I begin graduate school today.
The last time I was in graduate school was 30 years ago.
I finished that first degree in my 30th year. I will complete a Master of Fine Arts in Creative Writing in my 60th.
The first degree propelled me to a rewarding career in the breathless, changeable world of college admission. It was a career I was lucky enough to massage to meet the needs of the young me, then the family life me, then the elder-care me, and now, the advanced, middle-aged, “can I get in 9 holes this morning?” me.
That first Master’s degree served me well.
The next will ease me toward something more likely to feed my soul.
Writing became a serious pursuit for me five years ago when I began a blog reflecting on the challenges of middle-age. Part art, part catharsis, my website became a vessel for musings on divorce, elder-care, and the subsequent journey’s I took with loved ones as they left this world. Heartbreak, both romantic and born of grief, became fodder for figuring. I pulled at it all like taffy, with imagery, metaphor, and good old-fashioned narrative. I also wrote of joy and the things that sustain and help me better understand who I am.
Encouragement from readers, not just kind friends, led me to seek out other writers, submit essays for publication, and begin a memoir. I now have mentors, colleagues, published pieces, and the first draft of a memoir. I consider myself a writer.
While writing, I continued to ferry high school seniors through the college application process. I long ago tired of the world of college admission, and its overwrought, misplaced importance. With the perspective of age, I know too well that college selection is not nearly the most important decision these kids will make in their lifetime. Weightier choices will intervene as the gravity of adulthood bears down. But, in this millennium, when teenagers are in the teeth of it, they believe that where they are accepted at college will define them for a lifetime. The process wrings them out, then facebook posts from well-meaning parents announcing acceptances roll in, and before we know it a college bumper sticker on an SUV becomes the measure of the child. No wonder they seem exhausted. It wears me out, too.
However, I never weary when I work with students on the college essay. In no more than 650 words, they are expected to say something meaningful about themselves. At 17, most of them have no idea what it is that makes them who they are. When written honestly, the college essay is as valuable to a student’s self-revelation as it is to the cynical university admission officer who judges it.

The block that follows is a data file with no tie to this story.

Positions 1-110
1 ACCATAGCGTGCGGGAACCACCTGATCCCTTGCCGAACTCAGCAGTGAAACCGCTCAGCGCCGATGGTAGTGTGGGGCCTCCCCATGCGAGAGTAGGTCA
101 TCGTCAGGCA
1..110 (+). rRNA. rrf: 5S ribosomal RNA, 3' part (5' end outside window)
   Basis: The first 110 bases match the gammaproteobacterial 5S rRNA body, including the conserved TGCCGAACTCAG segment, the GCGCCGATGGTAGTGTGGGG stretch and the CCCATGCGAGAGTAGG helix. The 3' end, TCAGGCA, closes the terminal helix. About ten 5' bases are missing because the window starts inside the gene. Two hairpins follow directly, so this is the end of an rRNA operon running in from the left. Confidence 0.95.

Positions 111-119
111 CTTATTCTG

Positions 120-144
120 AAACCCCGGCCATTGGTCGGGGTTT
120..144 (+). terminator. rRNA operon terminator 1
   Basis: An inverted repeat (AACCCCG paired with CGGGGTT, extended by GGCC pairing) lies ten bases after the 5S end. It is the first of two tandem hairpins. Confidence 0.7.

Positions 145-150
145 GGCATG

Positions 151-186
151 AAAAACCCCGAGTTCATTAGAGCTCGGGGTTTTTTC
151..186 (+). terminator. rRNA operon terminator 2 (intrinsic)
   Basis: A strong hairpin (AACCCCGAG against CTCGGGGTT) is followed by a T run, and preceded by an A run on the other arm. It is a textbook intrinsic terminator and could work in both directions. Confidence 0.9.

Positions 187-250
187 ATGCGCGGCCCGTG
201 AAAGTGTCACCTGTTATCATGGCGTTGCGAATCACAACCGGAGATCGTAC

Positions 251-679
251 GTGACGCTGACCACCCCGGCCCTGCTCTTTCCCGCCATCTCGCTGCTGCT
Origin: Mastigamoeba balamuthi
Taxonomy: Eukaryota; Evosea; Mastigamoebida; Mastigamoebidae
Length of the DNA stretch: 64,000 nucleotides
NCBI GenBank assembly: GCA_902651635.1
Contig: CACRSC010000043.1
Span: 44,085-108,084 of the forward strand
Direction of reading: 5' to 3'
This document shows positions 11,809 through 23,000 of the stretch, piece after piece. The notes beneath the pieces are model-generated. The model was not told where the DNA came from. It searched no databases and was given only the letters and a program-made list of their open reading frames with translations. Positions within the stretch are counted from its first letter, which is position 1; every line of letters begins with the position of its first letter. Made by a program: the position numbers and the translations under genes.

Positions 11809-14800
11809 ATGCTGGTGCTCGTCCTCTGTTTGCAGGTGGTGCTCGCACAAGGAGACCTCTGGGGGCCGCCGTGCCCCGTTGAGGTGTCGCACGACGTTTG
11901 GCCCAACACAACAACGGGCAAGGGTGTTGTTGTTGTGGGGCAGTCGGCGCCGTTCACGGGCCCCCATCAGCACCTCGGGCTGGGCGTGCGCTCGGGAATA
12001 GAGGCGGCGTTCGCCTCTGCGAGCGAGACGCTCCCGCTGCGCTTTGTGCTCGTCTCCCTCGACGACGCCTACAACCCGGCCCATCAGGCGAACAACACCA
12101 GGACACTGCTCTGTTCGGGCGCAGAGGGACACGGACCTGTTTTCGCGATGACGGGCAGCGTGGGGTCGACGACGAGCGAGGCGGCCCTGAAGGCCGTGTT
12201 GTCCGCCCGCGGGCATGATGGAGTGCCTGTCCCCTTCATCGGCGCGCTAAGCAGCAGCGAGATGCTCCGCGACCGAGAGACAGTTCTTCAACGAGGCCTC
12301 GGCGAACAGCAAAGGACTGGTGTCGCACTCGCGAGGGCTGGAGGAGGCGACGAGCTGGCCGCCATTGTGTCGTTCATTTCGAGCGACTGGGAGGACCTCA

And I am good at it. Through my writing journey, I have become effective at helping students loosen the confines of convention that tend to make their writing stilted and dull. I try to lead them to places where they might find unexpected epiphanies that help them understand who they are becoming.
Where these students get into college is now only vaguely interesting to me.
How they write about themselves and what they learn from that process is what brings me professional joy.
And so, it might be easy to go on doing what I do: a little tennis, a bit of golf, and College Counseling on my schedule. It seemed delightfully palatable to me as I barrel toward my 60th year.
And then, I met a young man in a bar.
It’s not every day that a 56-year-old woman engages a young man in a bar, especially a young man young enough to be her son. But so, it was.
Someone said he was a writer. Someone told him the same of me, “You’re a writer?”
“Well,” I demurred, “I want to be a writer, and I write, but I’m not sure I would call myself a writer?”
The young man chuckled in self-awareness, letting me know that he too knew the weight of the word writer when he said, “If you write? You are a writer.”
And we met again, and again, at the same place, same time and I came to know the boy writer. Not every week, but often enough, I would find myself and my young friend engaged in the corner of the bar, speaking of unreliable narrators, protagonists, writers voice, and story grids. He writes fantasy while I write creative non-fiction. None of that mattered. Storytelling is storytelling.
Throughout the past two years, I’ve enjoyed a front-row seat to his development. I watched him mature with the speed only a twenty-something can muster as they begin to understand their purpose. Soon our conversations focused on the specifics of the graduate program he was pursuing. Last spring, he invited me to an end of semester reading of undergraduate personal essays. I arrived at the local university, found the conference room, sat on the edge of a window sill, and spotted my young writer friend across the room. He casually nodded hello.
One after another, fifteen or so college seniors shared their writing. Some of them self-possessed, others nervous. Some pieces moved me, others made me laugh aloud, and of course, some students didn’t quite reach the standard. They were all remarkably brave.
As I left the campus, I realized it was time to go back to school.
I will dive deep for the next four semesters. I will immerse myself in the craft with two goals in mind: finishing my book and positioning myself to teach undergraduate writing as my final career. The gift of writing came late to me. I don’t want it to arrive late to a generation that seems to need it more than ever. For them, I don’t want writing to be a hoop they have to jump through to adhere a bumper sticker that it isn’t nearly as important as this world seems to think it is.
Today, the old me begins a new chapter.